CD Cover Change of Heart
Virgin Records

Review by P. Freako

32-second excerpt from "Circle of Season" (various formats)

It's been over a decade of indie rawk from these Toronto indie icons, but the wind blows on and it blows strong, carrying with it Tummysuckle, Change of Heart's debut release on Virgin Records. Let's not beat around the shrubbery -- this is a fantastic musical offering. I can't stop playing it. Lead singer and guitarist Ian Blurton takes us on an offbeat voyage through musical changes and mood swings, through a rawky guitar-filled land where poppy riffs lay dead on the side of the highway reeking like month old roadkill.

Tummysuckle is a heavier album than the band's previous offering, Smile. There's no rest between songs and the production is up front and in your loins. It's a complete album layered into one artistic creation instead of merely being a collection of songs. I like that -- sadly, radio doesn't. But if modern radio is truly changing to reflect modern music then it will be Change of Heart's turn to receive some deserved airplay. "Trigger," a fast-paced anti-corporate song, is the best bet for the airwaves, but who cares as long as something gets played, because this album is solid, from Gord Downie's introduction, to the eighteen-minute "Hawkwind"-esque space opera finale, "Mardi Gras Bringdown." "Circle of Seasons," "Away Goodbye," and "Herstory" are immediate standout songs, but as you play it over and over -- and you will! -- everything will stand out. You'll start to realize that, like the album cover, this is an explosive creation filled with nuances woven in through the talented musicianship of Ian Blurton, Bernard Maiezza, John Borra, and John Richardson. Go buy it and stick it in your player as soon as you can, but be warned... it may not come back out.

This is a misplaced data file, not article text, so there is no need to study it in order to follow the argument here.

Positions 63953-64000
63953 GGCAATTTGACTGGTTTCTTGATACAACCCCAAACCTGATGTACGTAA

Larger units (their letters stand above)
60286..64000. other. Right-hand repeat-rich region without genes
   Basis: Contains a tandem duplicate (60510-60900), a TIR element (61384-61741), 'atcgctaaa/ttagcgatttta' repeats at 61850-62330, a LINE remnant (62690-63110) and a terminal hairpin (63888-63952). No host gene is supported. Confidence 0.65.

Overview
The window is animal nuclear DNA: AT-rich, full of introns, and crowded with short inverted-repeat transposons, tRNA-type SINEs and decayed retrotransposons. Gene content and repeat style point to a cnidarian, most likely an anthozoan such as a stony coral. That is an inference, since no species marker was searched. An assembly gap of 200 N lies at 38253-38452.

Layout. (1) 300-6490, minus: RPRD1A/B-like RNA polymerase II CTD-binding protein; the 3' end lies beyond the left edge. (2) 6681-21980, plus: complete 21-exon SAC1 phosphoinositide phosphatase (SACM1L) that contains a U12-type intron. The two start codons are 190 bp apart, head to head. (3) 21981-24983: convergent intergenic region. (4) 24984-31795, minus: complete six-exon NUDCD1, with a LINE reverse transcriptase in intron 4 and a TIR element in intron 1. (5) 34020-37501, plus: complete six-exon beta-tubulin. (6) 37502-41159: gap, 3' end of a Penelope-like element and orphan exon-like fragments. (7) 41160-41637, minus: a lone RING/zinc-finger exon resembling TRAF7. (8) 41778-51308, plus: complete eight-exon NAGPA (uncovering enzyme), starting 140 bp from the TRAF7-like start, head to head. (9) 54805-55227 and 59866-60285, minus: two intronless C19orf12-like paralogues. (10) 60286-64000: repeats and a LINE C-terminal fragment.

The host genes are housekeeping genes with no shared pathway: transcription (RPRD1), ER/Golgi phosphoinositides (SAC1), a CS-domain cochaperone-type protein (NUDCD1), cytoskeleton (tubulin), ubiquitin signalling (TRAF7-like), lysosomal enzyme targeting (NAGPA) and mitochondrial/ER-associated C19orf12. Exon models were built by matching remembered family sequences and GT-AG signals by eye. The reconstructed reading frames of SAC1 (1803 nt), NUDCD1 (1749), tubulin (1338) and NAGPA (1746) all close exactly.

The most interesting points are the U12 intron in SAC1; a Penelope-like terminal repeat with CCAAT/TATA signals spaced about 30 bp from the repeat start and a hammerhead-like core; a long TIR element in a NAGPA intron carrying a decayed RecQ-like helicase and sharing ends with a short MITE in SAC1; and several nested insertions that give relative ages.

First published in Drop-D Magazine on April 4, 1996

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